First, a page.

In early September, my youngest daughter Cassie started her senior year in high school, while my grandson Dustin turned four. As I see it, one of my key roles in life is to help prepare them for a successful future. Could it be in manufacturing—perhaps even related to the function of packaging?
Perhaps, yet it’s pretty hard to get excited about working in a sprawling concrete business park. It’s pretty hard to “work for the man” when you see your own family members or friends get the ax after dedicating a good part of their lives to a company only to see it announce massive cost-cutting layoffs, shutter its plant, and send the jobs offshore.
“There’s a popular perception of factory work as dirty, hot, and boring, but the reality is machinery manufacturers’ plants are clean and air conditioned, with new machines and challenges every day,” says Timm Johnson, Vice President, Sales & Marketing, Spee-Dee Packaging Machinery (www.spee-dee.com), and PMMI’s Education & Workforce Development Committee Chairman.
PMMI (www.pmmi.org), the Association for Packaging and Processing Technologies, recently launched JumPPstart, an initiative that calls on members to come together to tackle what many see as a shrinking pool of qualified workers. PMMI is helping to organize JumPPstart groups nationwide—to be led by local volunteers—believing “it takes an industry to raise a workforce.”
Generating student interest in packaging and manufacturing careers is a noble cause, and I commend PMMI—and others—for their efforts. Over the years, my kids often displayed enthusiasm when they saw a new package on the shelf, telling me in an excited voice, “Dad, you should do a story on this.”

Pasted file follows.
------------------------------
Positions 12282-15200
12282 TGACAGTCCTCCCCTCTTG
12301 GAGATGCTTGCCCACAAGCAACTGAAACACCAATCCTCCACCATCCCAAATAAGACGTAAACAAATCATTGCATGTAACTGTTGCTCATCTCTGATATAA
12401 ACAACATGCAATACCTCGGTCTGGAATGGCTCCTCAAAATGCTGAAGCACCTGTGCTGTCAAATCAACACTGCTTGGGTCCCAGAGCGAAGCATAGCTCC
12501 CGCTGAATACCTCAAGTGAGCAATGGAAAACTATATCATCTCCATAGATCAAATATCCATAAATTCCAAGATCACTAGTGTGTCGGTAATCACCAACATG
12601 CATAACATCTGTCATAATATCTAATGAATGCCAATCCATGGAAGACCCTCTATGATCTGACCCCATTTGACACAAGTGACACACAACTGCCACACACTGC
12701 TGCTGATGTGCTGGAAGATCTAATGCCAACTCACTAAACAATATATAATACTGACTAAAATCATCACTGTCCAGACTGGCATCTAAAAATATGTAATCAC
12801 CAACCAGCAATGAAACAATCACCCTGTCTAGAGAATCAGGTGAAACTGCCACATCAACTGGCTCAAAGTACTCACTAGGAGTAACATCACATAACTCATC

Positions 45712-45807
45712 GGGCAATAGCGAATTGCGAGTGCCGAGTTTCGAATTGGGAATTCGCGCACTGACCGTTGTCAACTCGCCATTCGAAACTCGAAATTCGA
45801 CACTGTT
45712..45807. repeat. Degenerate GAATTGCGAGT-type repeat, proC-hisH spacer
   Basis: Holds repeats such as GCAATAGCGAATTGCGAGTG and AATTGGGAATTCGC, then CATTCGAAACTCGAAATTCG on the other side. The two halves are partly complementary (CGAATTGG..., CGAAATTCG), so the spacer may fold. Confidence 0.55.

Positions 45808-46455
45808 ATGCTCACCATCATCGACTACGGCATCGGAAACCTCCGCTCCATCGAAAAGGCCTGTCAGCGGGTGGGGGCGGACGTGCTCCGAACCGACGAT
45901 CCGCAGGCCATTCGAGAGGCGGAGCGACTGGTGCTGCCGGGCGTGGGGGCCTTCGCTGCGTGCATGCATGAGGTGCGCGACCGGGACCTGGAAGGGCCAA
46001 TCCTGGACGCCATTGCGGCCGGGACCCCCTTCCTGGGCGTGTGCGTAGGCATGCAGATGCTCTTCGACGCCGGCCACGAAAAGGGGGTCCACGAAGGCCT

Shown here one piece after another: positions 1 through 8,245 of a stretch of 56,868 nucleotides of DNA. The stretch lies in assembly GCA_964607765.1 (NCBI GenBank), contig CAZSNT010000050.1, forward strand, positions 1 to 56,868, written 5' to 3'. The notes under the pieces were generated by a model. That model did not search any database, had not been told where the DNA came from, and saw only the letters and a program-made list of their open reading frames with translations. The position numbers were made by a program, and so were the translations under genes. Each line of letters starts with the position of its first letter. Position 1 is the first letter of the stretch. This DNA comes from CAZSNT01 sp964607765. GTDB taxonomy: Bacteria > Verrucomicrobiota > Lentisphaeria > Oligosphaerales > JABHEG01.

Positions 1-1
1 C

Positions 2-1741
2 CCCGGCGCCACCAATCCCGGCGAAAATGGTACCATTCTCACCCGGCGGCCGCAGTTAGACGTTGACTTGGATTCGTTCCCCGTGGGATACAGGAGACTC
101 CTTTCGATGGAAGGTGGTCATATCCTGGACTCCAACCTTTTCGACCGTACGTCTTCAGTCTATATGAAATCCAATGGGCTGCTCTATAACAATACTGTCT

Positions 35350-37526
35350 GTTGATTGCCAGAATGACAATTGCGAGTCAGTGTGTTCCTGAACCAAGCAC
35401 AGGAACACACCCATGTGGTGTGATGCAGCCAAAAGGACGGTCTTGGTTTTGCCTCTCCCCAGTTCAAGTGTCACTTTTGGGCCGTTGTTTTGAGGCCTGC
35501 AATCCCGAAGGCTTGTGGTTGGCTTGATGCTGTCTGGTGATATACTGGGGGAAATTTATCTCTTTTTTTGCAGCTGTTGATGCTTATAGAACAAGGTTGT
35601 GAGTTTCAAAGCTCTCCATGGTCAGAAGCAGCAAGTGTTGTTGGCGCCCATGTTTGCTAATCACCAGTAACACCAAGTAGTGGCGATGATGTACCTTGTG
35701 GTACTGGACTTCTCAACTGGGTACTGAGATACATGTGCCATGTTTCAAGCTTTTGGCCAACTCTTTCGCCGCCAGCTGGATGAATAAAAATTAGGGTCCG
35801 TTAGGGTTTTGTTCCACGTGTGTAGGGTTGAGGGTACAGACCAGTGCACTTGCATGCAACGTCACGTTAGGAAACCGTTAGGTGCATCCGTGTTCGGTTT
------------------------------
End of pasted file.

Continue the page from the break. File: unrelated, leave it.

Maybe if students saw a YouTube video of how that product got into that package, it might pique their interest. Maybe if students knew they could make some real money, they’d want to know more. Maybe if they received class credit for participating in field trips so they could experience clean, bright, engaging manufacturing facilities, they’d consider a potential career in packaging and/or manufacturing.
Packaging isn’t competing just with companies that make similar products or machines, or with other countries, it’s also competing against a myriad of career choices, many of which generate more natural appeal to students.
The first two JumPPstart meetings took place outside Minneapolis and Milwaukee. Richard Bahr, President & CEO, MGS Machine Corp. (www.mgsmachine.com), hosted the Minneapolis-area meeting. “Much of the training and infrastructure for education of people is in place, but educators struggle to create interest in their programs for new students,” says Bahr. “This has been a long-term problem that is getting worse—parents and educators steering children away from manufacturing careers.” Referring to JumPPstart, he says, “It’s a long-term strategy, but we must begin sometime—like now.”
To start a JumPPstart group in your area, contact Maria Ferrante, PMMI: 703/243-8555 or [email protected]